Remaking Home: Transformative Motherhood in Lisa Ko’s The Leavers

the leavers book cover

What makes a “good” mom? What personal needs are we expected to give up in order to raise a child? Traditionally, Motherhood has meant providing warmth, comfort, and stability. It has meant sacrifice. In Lisa Ko’s The Leavers, a relationship between mother and son becomes a catalyst for analyzing these domestic boundaries. By providing the perspectives of both Deming Guo and his mother, Polly, Ko showcases the dynamics of motherhood: it’s not a state defined by simply having a child, but is instead a transformative process experienced by the woman who bore him. Ko redefines motherhood by detailing what it means to be a woman and a mother.

The opening chapter provides the novel’s sole interaction between young Deming and Polly. Immediately Ko provides tremendous insight into their dynamic. Deming knows it’s not the same as what he’s seen between others kids and their mothers, but he celebrates those differences:

She wasn’t one of those TV moms, always hugging their kids or watching them with bemused smiles, but insisted on holding his hand when they crossed a busy street.

Affection is instead shown through protection. And Deming, in acknowledging that Polly is not a typical mother, makes clear that she is a person as well as a parent. He dwells on the specific things that define her, and notes what makes her quintessentially his mother:

Always be prepared, she liked to say. Never rely on anyone else to give you things you could get yourself. She despised laziness, softness, people who were weak. She had few friends, but was true to the ones she had. She could hold a fierce grudge, would walk an extra three blocks to another grocery store because, two years ago, a cashier at the one around the corner had smirked at her lousy English. It was lousy, Deming agreed.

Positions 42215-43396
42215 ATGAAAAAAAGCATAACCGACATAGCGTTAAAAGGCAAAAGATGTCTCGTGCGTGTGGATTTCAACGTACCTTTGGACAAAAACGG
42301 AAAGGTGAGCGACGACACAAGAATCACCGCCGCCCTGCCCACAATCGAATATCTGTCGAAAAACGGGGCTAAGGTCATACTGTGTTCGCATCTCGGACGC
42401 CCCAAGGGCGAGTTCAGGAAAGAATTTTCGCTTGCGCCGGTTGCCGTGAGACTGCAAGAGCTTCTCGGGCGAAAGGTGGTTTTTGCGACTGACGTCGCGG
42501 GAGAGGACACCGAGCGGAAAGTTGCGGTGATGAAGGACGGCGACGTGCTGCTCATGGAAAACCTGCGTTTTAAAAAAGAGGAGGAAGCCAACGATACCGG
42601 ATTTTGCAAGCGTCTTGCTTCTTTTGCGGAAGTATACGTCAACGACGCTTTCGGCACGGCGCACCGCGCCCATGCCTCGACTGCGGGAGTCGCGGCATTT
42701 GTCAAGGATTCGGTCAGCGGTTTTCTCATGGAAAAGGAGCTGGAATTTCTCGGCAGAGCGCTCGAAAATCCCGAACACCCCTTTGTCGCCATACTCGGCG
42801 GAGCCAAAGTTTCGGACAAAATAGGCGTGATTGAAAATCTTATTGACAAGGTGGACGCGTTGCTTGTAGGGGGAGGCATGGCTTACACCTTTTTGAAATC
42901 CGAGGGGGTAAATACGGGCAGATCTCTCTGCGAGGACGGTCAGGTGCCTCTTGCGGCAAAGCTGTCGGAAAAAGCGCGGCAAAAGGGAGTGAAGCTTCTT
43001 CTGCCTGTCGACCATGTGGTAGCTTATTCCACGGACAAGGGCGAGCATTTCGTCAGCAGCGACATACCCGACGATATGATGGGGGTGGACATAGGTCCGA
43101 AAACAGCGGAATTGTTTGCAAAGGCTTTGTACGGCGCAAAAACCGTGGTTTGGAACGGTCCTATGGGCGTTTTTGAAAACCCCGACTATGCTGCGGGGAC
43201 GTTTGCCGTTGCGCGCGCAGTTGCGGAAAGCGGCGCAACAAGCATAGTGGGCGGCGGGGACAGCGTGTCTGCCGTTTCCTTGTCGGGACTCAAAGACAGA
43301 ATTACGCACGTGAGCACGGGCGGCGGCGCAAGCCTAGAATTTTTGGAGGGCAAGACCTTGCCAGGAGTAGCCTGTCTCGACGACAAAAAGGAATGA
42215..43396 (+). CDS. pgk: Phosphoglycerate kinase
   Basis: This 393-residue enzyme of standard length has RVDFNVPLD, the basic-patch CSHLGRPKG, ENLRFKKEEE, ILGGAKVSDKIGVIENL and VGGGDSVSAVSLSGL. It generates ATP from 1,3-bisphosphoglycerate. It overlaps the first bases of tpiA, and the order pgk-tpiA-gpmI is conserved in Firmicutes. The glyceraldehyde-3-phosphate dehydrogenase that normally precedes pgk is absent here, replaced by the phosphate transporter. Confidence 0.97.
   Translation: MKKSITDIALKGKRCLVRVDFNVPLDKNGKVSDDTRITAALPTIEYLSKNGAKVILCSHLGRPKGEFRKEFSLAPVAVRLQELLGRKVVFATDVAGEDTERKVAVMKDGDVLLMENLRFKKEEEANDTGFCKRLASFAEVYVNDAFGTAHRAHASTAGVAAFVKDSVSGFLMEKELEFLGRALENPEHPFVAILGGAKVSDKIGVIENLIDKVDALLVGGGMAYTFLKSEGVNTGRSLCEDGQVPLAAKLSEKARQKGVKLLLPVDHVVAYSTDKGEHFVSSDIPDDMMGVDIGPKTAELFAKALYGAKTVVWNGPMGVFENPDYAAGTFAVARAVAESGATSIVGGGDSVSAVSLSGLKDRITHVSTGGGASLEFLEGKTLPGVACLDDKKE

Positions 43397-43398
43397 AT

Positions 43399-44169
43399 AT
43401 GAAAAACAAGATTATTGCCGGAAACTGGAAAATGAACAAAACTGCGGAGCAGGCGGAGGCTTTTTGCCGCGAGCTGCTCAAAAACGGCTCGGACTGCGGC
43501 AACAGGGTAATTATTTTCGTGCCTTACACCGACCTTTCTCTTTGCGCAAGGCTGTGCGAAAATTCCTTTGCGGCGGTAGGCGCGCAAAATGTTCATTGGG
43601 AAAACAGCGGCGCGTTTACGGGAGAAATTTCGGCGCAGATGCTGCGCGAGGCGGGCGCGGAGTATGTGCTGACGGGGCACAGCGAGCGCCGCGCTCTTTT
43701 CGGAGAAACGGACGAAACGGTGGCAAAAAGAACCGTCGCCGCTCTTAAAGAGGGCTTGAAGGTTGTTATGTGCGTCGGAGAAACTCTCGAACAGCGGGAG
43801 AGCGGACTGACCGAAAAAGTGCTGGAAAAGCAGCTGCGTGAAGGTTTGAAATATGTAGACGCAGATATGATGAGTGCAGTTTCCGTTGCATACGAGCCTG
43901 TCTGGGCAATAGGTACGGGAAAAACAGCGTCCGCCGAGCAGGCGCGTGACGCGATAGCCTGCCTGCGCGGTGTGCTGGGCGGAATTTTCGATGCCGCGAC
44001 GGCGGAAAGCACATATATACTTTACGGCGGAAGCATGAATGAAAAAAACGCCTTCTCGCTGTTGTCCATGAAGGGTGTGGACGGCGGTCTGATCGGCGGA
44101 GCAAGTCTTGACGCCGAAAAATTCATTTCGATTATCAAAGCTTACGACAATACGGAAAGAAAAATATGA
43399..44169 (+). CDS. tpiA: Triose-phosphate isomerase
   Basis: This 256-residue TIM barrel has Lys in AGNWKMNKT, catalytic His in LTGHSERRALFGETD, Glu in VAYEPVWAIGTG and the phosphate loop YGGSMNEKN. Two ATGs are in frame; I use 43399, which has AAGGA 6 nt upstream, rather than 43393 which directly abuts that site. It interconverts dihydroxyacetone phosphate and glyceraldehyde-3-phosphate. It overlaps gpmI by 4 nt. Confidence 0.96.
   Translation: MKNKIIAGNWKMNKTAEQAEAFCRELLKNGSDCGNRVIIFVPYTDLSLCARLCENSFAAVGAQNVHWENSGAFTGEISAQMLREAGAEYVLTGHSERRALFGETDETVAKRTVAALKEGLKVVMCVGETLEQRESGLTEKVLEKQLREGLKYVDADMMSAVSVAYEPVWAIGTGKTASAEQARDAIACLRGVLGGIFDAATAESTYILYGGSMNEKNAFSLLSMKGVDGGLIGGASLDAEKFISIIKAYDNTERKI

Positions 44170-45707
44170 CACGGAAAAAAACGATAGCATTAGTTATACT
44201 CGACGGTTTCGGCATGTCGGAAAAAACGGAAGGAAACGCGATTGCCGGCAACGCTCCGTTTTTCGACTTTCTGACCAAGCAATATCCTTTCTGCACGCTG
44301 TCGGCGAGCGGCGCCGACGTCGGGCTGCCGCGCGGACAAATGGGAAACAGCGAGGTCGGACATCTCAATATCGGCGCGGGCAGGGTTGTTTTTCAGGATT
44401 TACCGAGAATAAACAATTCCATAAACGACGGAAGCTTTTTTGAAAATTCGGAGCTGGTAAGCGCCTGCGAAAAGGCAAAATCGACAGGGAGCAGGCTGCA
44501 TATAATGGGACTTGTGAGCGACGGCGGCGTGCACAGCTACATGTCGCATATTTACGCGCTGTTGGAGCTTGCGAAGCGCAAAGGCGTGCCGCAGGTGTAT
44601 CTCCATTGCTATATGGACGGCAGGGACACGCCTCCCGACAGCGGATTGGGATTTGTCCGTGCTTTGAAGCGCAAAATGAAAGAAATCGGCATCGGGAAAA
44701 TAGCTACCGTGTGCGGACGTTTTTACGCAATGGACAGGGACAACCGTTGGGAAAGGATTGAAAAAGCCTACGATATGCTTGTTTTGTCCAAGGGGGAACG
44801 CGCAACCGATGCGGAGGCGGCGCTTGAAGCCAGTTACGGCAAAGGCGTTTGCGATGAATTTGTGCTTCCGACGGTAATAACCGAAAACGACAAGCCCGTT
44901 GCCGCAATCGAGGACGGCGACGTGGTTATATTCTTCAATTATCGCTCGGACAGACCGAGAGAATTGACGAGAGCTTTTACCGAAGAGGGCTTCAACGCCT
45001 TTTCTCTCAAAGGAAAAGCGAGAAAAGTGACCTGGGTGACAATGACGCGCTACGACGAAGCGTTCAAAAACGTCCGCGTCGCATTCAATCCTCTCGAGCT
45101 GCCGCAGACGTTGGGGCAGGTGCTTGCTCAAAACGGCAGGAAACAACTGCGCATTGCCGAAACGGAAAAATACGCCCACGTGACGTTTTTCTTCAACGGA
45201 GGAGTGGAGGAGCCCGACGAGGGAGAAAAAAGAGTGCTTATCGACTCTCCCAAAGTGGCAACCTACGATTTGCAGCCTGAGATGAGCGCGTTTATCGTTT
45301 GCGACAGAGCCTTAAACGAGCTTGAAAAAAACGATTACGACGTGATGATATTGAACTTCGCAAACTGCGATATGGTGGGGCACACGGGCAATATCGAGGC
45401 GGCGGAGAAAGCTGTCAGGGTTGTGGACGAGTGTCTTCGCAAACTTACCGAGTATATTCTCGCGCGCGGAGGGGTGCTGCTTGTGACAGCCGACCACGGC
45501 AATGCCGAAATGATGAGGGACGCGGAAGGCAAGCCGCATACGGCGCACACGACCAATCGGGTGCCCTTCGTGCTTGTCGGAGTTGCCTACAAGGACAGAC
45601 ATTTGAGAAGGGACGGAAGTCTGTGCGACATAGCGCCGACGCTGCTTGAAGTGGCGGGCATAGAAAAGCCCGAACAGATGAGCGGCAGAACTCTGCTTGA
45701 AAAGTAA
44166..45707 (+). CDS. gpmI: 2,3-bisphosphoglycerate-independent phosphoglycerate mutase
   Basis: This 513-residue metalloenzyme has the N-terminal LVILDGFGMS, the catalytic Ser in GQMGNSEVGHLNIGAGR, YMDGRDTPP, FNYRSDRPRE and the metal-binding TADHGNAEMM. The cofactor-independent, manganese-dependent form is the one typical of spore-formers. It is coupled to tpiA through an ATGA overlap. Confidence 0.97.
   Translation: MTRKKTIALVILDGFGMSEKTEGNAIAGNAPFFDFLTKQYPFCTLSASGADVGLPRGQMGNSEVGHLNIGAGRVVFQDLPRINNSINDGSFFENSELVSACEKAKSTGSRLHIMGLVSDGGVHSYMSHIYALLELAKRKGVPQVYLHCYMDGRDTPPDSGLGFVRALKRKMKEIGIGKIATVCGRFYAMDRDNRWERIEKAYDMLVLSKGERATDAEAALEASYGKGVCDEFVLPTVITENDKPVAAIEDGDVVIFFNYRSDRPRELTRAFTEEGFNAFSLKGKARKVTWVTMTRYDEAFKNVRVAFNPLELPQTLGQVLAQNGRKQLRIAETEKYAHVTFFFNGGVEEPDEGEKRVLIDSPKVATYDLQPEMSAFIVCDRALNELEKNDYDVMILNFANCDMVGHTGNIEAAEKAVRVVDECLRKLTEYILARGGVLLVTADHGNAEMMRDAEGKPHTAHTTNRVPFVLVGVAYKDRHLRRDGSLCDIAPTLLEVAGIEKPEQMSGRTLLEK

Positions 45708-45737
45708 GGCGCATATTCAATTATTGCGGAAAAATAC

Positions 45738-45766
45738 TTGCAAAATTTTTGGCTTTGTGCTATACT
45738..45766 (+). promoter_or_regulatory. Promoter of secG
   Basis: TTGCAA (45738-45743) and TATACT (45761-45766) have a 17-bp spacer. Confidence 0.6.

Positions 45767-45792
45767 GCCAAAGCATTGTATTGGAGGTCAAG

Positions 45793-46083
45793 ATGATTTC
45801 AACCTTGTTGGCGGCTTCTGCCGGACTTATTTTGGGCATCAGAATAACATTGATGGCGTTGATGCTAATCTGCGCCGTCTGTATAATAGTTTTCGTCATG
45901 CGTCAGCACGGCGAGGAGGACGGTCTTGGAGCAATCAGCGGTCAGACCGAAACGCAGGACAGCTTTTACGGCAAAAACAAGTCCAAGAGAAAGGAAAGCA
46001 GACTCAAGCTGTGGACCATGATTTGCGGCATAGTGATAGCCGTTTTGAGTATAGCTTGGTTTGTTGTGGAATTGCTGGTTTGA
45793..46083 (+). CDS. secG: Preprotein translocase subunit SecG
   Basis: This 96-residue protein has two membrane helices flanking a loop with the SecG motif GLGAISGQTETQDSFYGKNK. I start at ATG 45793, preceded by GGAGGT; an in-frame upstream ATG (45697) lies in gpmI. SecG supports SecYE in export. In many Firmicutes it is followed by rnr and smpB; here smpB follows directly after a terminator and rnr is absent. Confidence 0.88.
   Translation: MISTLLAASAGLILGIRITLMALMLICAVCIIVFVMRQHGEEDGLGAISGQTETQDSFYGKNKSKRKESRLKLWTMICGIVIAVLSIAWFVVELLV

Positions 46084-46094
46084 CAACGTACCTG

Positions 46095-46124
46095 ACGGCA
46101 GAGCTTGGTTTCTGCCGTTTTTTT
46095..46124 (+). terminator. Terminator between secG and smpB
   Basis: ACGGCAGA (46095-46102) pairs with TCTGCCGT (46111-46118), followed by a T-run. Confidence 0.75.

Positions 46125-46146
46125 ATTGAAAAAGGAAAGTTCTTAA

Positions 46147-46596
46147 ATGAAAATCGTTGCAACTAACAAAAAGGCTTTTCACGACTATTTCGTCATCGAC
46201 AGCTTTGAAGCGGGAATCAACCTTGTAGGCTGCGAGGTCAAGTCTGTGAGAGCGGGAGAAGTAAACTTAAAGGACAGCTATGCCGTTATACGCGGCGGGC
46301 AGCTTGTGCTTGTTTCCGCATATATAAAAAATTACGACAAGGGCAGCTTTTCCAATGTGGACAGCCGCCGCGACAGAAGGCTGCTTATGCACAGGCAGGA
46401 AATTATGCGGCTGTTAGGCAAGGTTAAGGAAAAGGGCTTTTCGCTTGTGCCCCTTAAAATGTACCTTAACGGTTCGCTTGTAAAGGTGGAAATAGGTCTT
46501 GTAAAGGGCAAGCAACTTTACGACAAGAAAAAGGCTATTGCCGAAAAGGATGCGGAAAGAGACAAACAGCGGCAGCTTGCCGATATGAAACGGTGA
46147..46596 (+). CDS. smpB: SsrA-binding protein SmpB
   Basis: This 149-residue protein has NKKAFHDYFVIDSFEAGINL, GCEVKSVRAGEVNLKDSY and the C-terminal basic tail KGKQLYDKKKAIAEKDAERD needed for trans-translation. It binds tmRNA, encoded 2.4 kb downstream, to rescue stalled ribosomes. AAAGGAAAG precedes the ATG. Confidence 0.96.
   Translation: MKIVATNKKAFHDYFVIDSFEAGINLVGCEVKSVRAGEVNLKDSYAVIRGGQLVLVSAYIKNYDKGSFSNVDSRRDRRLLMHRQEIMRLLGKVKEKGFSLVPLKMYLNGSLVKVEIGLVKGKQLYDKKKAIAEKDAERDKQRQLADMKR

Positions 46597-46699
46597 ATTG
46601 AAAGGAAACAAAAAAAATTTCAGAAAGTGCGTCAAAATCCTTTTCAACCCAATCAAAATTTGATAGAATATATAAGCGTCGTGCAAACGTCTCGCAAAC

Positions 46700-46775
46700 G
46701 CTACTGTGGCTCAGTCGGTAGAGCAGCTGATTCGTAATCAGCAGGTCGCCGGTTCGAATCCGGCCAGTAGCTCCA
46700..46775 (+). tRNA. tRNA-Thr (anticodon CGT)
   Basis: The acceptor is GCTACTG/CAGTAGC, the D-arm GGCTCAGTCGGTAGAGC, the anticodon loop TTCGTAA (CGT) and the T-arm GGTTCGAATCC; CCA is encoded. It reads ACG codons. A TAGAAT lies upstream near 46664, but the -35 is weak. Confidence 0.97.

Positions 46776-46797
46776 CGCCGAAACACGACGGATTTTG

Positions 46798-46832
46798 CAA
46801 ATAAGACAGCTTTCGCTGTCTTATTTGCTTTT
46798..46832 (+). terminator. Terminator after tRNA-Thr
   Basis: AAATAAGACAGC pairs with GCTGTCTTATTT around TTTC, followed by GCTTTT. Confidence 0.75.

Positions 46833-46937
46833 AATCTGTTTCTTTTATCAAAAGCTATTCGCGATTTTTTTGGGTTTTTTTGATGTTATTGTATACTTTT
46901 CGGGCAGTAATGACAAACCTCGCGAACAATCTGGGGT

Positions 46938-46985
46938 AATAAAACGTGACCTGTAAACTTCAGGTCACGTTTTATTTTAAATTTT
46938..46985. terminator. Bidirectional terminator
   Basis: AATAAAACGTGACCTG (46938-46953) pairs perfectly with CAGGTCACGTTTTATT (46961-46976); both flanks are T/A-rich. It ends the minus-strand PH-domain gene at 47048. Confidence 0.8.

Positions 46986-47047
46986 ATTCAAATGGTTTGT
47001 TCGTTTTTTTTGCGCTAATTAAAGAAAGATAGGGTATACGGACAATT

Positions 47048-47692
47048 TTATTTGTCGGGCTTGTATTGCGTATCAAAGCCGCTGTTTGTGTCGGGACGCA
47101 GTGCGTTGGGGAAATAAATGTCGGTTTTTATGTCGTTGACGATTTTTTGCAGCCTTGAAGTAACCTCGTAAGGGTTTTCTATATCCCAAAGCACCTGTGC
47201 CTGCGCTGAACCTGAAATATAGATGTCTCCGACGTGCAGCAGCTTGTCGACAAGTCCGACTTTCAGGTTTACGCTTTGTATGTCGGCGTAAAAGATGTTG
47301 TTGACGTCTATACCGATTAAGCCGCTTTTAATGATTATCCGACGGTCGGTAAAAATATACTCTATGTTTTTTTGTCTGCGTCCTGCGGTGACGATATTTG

These opening few pages are all that we see of young Deming and his mother together, but they provide a great amount of context. Motherhood, to Deming, is viewed through loss and abandonment, as Polly disappears suddenly. Throughout his life, Deming focuses on finding her—on understanding why his mother would leave him. For Deming, life becomes a personal journey of understanding who his mother really is.

We also see Polly’s view of their relationship. By showing us her frame of mind, Ko encourages us to understand motherhood as a dynamic state—one that enhances personhood rather than defining it:

No one had told me that I could have such love for another person. When I thought of anything harmful happening to you the love burned a little, like a rash, but when I held you and you were calm, the love was beaming, like sunlight through the leaves of a tree.

In comparing her feelings for her son to a bodily emergency, it’s clear that the relationship, to Polly, is palpable. It’s a pain within her person, her feelings made flesh. Much like the love she feels for Deming—overwhelming, all consuming, uncontrollable—she cannot control what separates them. When they finally meet again, many years later, the meeting is also a physical encounter, which we see through Deming’s eyes:

Her mouth wobbled. His heart was beating so loudly he could hear the blood thump in his ears . . . [they] could only stand there, looking at each other. He felt the intensity of her stare and had an urge to duck and hide. He wanted to apologize to her for growing up, for also becoming unrecognizable from his former self.

Ko masterfully utilizes a back and forth as Deming and Polly rediscover each other separate from their original roles of mother and child. Deming wants to know why things happened. He wants answers for behavior that occurred in the past. Polly is reluctant to offer up this information. Though she is Deming’s mother, she also dealt with trauma specific to her own life, without him. Their conversation directly after she reveals her history shows how motherhood and personhood are intertwined:

You slid down the wall until you were buried under the hotel sheets.
“And that was it?” you said. “You forgot me?”
“I didn’t forget. I just survived.”

Ko’s use of “survival” shows the reader how the dynamic between mother and child as adults transforms into a larger, more expansive relationship. It is a careful balance between two separate histories. Survival for Polly means that when she looks at the time away from her son, she sees it as a time when she had to reassess and evaluate her personal worth. Although it is not fully comprehensible to Deming, there is some understanding after the conversation. The relationship, then, transforms—and also allows Polly to become not just a mother to Deming, but also a person in her own right.

Throughout the novel, we see time and separation as tools for understanding relationships and the self. Ko allows us to not only watch Deming grow, but to watch Polly grow as well. Motherhood becomes an action; not a defining characteristic, but rather something that allows for dynamic change.